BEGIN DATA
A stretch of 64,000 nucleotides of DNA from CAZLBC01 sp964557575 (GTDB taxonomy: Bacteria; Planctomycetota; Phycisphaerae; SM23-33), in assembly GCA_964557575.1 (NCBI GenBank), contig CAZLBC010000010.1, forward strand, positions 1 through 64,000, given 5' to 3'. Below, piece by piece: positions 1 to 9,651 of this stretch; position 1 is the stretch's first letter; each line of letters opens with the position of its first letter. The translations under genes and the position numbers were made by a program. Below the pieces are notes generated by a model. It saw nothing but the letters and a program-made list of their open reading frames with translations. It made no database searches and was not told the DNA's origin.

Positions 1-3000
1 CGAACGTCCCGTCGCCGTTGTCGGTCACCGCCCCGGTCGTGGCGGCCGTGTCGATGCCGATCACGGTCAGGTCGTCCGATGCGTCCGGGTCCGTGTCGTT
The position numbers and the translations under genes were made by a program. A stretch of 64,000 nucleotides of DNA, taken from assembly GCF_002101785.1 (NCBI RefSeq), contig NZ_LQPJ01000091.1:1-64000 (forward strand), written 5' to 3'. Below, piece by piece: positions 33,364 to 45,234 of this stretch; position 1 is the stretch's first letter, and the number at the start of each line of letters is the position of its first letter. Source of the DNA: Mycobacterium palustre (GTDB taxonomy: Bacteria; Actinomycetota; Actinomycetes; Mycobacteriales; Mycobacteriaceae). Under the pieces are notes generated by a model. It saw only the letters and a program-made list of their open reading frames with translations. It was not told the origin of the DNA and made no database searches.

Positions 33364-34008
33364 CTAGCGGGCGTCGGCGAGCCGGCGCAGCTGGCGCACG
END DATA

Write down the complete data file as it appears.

A stretch of 64,000 nucleotides of DNA from CAZLBC01 sp964557575 (GTDB taxonomy: Bacteria; Planctomycetota; Phycisphaerae; SM23-33), in assembly GCA_964557575.1 (NCBI GenBank), contig CAZLBC010000010.1, forward strand, positions 1 through 64,000, given 5' to 3'. Below, piece by piece: positions 1 to 9,651 of this stretch; position 1 is the stretch's first letter; each line of letters opens with the position of its first letter. The translations under genes and the position numbers were made by a program. Below the pieces are notes generated by a model. It saw nothing but the letters and a program-made list of their open reading frames with translations. It made no database searches and was not told the DNA's origin.

Positions 1-3000
1 CGAACGTCCCGTCGCCGTTGTCGGTCACCGCCCCGGTCGTGGCGGCCGTGTCGATGCCGATCACGGTCAGGTCGTCCGATGCGTCCGGGTCCGTGTCGTT
The position numbers and the translations under genes were made by a program. A stretch of 64,000 nucleotides of DNA, taken from assembly GCF_002101785.1 (NCBI RefSeq), contig NZ_LQPJ01000091.1:1-64000 (forward strand), written 5' to 3'. Below, piece by piece: positions 33,364 to 45,234 of this stretch; position 1 is the stretch's first letter, and the number at the start of each line of letters is the position of its first letter. Source of the DNA: Mycobacterium palustre (GTDB taxonomy: Bacteria; Actinomycetota; Actinomycetes; Mycobacteriales; Mycobacteriaceae). Under the pieces are notes generated by a model. It saw only the letters and a program-made list of their open reading frames with translations. It was not told the origin of the DNA and made no database searches.

Positions 33364-34008
33364 CTAGCGGGCGTCGGCGAGCCGGCGCAGCTGGCGCACG